All posts filed under: Long Read

Reclaiming Work as a Virtue

My father taught me a simple lesson: when the alarm clock goes off, you get out of bed, have a shave, wash yourself, put your clothes on and go to work. You’ve got to be resilient and you’ve got to be focused on what you want to achieve. Dad believed the measure of a person was whether or not they were a worker. He believed that working was a virtue. So do I. My father was Bundjalung and my mother Gumbaynggirr, two of the hundreds of first nations that existed across Australia before British colonisation. My Bundjalung ancestors had their first contact with white settlers in the early 1800s who came looking for grazing land. Like so many indigenous peoples across the world, this early contact included killings. But the initial hostilities gave way to a compromise with both sides showing a marked level of pragmatism. The settlers set up their sheep, later cattle, station and my ancestors lived and worked there, maintaining a good relationship with the station owners to this day. My grandfather …

The Public Humiliation Diet

Reading about James Gunn’s defenestration by Disney for having tweeted some off-color jokes 10 years ago, I was reminded of my own ordeal at the beginning of this year. I’m British, not American, a conservative rather than a liberal, and I didn’t have as far to fall as Gunn. I’m a journalist who helped set up one of England’s first charter schools, which we call ‘free schools,’ and I’ve sat on the board of various not-for-profits, but I’m not the co-creator of Guardians of the Galaxy. In some respects, though, my reversal was even more brutal than Gunn’s because I have spent a large part of the past 10 years doing voluntary work intended to help disadvantaged children. It is one thing to lose a high-paying job because of your ‘offensive attitudes,’ but to be denied further opportunities to do good hits you deep down in your soul. At least Gunn can now engage in charity work to try and redeem himself, as others in his situation have done. I had to give up all the charity …

I Was a Female Incel

Author’s Note: I have chosen to publish this essay under a pseudonym to preserve my anonymity and the anonymity of others mentioned in my story. I respectfully ask anyone who believes they can identify me from what follows to respect my request for privacy.   The terror revealed itself to me in smatterings; bits and pieces of fragmented information communicated in broken English by immigrant factory workers: Van ran over a curb on Yonge Street. Many dead. As I sat amongst the ubiquitous iPhone screens on the TTC, a sea of constantly-refreshing social media feeds and angry red breaking news headlines screaming out from anodyne weekday newscasts, I grasped the reality of the psychological trauma inflicted by terrorist attacks. These were the same images we had seen dozens of times over, in sports stadiums, in concert halls, in city squares: a sea of carnage, a pile of mutilated bodies lying with their clothes torn and their limbs akimbo; a smashed vehicle, an angry sore thumb of burnt rubber and twisted metal; hysterical citizens, legions of …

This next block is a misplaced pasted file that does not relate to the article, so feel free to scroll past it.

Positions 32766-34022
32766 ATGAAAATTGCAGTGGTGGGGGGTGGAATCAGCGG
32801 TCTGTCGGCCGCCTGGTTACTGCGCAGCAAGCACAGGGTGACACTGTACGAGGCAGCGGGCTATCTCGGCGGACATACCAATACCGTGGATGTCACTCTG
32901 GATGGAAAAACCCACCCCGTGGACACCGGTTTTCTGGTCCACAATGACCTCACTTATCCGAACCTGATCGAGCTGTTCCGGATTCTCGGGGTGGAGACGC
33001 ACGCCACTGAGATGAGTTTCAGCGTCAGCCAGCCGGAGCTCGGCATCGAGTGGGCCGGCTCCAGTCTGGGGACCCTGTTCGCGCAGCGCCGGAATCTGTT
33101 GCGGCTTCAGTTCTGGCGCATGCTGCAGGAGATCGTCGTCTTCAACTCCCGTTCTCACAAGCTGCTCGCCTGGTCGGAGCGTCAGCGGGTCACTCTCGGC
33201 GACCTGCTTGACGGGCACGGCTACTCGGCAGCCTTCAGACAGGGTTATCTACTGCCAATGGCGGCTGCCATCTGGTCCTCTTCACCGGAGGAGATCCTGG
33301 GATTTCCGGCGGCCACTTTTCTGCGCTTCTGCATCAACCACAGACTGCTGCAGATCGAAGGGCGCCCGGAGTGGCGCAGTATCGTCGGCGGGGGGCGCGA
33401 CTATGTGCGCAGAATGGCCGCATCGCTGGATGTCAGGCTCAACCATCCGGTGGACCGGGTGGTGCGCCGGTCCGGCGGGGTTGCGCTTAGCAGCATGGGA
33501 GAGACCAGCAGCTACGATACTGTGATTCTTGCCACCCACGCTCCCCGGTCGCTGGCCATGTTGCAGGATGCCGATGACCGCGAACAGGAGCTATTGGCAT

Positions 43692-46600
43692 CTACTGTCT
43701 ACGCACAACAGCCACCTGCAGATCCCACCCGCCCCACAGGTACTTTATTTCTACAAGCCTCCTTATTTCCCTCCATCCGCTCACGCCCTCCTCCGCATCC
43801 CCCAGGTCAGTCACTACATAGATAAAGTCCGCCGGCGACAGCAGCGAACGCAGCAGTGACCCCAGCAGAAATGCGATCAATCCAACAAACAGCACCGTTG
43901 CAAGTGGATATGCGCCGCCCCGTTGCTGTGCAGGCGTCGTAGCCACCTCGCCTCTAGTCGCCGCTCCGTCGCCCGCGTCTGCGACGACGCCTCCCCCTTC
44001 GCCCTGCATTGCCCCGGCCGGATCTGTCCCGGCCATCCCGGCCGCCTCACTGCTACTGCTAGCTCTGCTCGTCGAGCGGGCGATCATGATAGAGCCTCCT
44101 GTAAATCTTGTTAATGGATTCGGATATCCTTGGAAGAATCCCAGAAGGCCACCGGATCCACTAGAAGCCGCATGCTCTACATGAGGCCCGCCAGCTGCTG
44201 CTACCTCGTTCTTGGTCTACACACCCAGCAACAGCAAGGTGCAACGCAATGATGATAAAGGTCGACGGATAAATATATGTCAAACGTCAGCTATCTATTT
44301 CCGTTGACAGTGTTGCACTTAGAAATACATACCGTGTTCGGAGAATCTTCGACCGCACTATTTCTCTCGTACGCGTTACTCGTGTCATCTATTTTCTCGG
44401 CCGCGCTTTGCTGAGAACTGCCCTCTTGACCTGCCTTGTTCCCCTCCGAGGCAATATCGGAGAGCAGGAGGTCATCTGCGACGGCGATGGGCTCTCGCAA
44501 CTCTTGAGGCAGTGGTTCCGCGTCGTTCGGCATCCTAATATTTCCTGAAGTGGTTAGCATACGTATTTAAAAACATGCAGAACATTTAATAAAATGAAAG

What Is the Tribe of the Anti-Tribalists?

Near the end of a much-discussed podcast in May entitled Identity & Honesty, Sam Harris and Ezra Klein have the following telling exchange: Ezra Klein: You have that bewildering experience because you donʼt realize when you keep saying that everybody else is thinking tribally, but youʼre not, that that is our disagreement. Sam Harris: Well, no, because I know Iʼm not thinking tribally— Ezra Klein: Well, that is our disagreement.….Right at the beginning of all this with Murray you said you look at Murray and you see what happens to you. You were completely straightforward about that, that you look at what happens to him and you see what happens to you. Sam Harris: Itʼs not tribalism. This is an experience of talking about ideas in public. Ezra Klein: We all have a lot of different identities weʼre part of all times. I do, too. I have all kinds of identities that you can call forward. All of them can bias me simultaneously, and the questions, of course, are which dominate and how am I …

Devastation and Denial: Cambodia and the Academic Left

Looking out across the yellow-washed angular buildings that clutter the inner city of Phnom Penh in 2016, hindsight fills me with anxiety. Imagining myself here in 1975, I recall the jubilant and cheering crowds in the spring of that year who weren’t privy to that hindsight as they welcomed Khmer Rouge communists into Cambodia’s capital city after months of siege. On the morning of 17 April, word had arrived that the Khmer Rouge had captured the government’s last beleaguered military stronghold on the outskirts of the city. Prime Minister Long Boret could hardly believe the news. He demanded to be driven to the riverside to see it with his own eyes. By the time he arrived, order had already collapsed in the streets and men wearing the black shirts of the Khmer Rouge surrounded his small entourage and demanded his guards put down their guns. Managing to slip away in the chaos, Boret reported back to his cabinet at the Defence Ministry that the enemy was already in the streets. The rush then began to …

A Literary Inquisition: How Novelist Steven Galloway Was Smeared as a Rapist, Even as the Case Against Him Collapsed